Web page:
Cook up some chicken breast or thighs, shred them, then pop them in the freezer ready for meals. To make a batch easily – drizzle the chicken with olive oil and herbs and wrap the chicken in brown paper, then bake for about 25 minutes or so at 180C.
8. Eating out – Be specific
When going to restaurants be super specific if you can and keep it really simple. Don’t assume that the waiter or chef understands what you mean so ask for what you want rather than what you don’t want. Very complicated requests often get lost.
Another suggestion is to ask for the freshest thing on the menu, what came in today or what was cooked this morning?
Or specifically ask, ‘has the chicken/meat been cooked today?’………… ‘Great i’ll have that cooked in olive oil, nothing else. Some plain boiled rice and a plate with plain broccoli, carrot and zucchini please.’
Trying to haggle to have things changed on the menu gets tricky and often arrives wrong anyway.
You can also call or email restaurants ahead to find out if they are happy to make modifications or get fresh meat in for you. Booking at a less busy time is also appreciated by the staff, so they have more time to handle a special request.
Good eating-out options are scrambled eggs, simple chicken or lamb with vegetables and french fries (well you are on holiday!).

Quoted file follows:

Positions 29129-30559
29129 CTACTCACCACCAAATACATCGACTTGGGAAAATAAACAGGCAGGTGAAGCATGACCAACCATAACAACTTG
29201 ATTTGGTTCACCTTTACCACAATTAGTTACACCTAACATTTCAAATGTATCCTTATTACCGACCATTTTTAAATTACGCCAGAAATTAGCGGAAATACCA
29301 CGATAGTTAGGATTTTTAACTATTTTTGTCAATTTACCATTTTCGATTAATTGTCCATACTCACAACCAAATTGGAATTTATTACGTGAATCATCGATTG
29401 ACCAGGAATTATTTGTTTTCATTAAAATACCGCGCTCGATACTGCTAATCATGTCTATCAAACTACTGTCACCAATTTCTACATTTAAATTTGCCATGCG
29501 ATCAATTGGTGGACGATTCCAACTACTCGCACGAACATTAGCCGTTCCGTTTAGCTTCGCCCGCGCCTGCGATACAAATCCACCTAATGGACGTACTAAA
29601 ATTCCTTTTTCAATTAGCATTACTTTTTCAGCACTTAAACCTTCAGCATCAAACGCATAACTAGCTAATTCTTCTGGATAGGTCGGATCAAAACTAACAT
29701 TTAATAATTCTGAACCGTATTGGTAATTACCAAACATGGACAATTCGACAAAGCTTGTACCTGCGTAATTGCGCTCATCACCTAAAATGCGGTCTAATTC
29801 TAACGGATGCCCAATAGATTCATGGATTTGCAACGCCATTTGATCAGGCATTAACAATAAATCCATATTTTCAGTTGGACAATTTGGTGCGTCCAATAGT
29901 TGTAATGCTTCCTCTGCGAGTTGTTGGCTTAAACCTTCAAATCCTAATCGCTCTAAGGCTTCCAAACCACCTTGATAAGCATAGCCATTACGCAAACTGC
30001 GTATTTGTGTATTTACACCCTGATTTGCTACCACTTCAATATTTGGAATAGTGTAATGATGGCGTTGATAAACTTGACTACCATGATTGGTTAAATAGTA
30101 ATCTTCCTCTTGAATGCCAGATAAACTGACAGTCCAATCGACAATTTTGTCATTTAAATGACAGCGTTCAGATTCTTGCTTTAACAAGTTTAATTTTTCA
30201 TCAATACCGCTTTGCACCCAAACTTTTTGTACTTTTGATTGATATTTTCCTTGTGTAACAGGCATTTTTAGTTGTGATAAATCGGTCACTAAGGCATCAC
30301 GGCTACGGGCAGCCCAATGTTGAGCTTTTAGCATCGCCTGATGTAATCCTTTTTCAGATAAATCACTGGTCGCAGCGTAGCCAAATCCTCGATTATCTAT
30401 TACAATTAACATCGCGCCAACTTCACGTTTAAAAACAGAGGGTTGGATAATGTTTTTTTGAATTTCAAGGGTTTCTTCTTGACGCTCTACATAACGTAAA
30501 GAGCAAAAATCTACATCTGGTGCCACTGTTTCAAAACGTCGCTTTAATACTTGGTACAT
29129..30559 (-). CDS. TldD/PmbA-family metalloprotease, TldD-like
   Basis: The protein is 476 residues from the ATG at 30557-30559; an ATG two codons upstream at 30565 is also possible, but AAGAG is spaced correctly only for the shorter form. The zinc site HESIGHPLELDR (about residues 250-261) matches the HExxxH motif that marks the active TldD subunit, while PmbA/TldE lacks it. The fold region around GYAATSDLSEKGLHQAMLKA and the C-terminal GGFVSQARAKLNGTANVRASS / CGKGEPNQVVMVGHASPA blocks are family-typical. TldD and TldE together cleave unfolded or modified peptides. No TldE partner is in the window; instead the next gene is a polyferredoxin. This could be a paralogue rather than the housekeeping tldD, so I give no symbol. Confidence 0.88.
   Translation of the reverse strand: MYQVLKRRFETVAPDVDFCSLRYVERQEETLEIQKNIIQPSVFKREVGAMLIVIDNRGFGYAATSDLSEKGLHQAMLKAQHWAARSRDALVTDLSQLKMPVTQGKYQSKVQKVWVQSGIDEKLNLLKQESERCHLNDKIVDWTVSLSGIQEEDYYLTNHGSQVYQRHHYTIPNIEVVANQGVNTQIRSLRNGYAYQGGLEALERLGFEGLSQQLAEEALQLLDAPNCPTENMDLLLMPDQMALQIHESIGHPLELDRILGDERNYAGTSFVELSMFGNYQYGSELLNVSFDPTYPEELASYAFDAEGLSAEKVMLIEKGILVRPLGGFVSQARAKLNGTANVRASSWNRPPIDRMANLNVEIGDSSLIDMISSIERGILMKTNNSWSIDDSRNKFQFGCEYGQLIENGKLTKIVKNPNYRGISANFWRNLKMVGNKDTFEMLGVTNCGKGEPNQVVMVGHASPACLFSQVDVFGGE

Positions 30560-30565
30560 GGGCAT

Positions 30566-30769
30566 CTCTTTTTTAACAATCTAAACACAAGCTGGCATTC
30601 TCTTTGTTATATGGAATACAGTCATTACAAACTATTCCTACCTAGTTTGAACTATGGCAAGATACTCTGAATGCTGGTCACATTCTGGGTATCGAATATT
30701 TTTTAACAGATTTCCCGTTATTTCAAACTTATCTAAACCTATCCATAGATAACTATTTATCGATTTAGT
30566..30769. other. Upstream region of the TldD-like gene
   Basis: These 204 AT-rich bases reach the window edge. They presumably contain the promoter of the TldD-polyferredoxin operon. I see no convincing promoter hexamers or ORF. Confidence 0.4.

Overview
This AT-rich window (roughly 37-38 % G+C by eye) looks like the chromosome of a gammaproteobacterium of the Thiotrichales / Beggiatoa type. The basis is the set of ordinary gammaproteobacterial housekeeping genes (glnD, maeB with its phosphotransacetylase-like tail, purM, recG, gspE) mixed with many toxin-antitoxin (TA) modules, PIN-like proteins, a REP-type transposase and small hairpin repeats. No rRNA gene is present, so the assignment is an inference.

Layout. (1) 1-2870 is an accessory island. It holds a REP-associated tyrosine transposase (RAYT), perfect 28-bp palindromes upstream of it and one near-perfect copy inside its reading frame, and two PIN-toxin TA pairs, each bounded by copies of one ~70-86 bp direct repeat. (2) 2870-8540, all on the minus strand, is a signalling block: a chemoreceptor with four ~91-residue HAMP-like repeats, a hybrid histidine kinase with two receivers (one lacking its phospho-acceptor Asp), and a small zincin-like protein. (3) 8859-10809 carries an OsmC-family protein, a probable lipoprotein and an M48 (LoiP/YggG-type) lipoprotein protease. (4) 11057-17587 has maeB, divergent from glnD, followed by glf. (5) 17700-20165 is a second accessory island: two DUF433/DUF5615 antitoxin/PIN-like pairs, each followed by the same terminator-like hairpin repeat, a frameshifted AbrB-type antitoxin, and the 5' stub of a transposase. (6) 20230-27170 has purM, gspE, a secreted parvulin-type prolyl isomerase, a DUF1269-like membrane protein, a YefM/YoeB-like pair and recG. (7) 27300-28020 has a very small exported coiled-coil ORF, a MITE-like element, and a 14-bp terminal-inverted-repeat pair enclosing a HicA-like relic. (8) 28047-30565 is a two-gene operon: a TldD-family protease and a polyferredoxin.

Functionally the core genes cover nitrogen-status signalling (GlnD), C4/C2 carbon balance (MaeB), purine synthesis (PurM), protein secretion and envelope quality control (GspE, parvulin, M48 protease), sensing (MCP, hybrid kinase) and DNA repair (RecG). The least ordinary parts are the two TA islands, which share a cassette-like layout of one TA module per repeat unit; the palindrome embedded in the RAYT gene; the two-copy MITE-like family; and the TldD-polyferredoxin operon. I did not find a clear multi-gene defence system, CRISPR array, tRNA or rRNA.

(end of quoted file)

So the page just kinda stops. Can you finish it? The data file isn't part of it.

9. Travel with your medications/supplements
Always travel with your medications and supplements, keep them in your carry-on luggage, so they can’t get lost. Having a doctor’s note to go with your medications can help with customs questions. Likewise, you can get a nutritionist’s note to go alongside your supplements too. That way if you do end up in the hospital, you have a copy to give to the doctors. They can use it as a reference or call your doctor back home.
10. Take your Low histamine food guide with you.
This cut-down 1-page version is handy for travel. You have something to refer to that can be used to translate into another language if necessary.
11. Bonus tip – have fun!
I notice that most of my clients can eat more foods without as many symptoms while on holiday. This is because we are more relaxed, and having fun, and our nervous system is in rest/digest, not fight/flight. Also being in a different environment sends different messages to our brains. Yes, where you are and what your doing can make a difference to your symptoms.
So enjoy your trip and make sure you have plenty of time to rest as well as see the sights.
Overall, it’s good planning that can put you in a better place when travelling with low histamine. Most importantly, enjoy yourself!
Sick of boring low histamine meals?
Get delicious low histamine recipes in the Ultra-Low Histamine Meal Plan. Your low histamine elimination diet made easy with 4-weekly meal plans, over 55 recipes, prep guides and shopping lists for each week.
Leave a Reply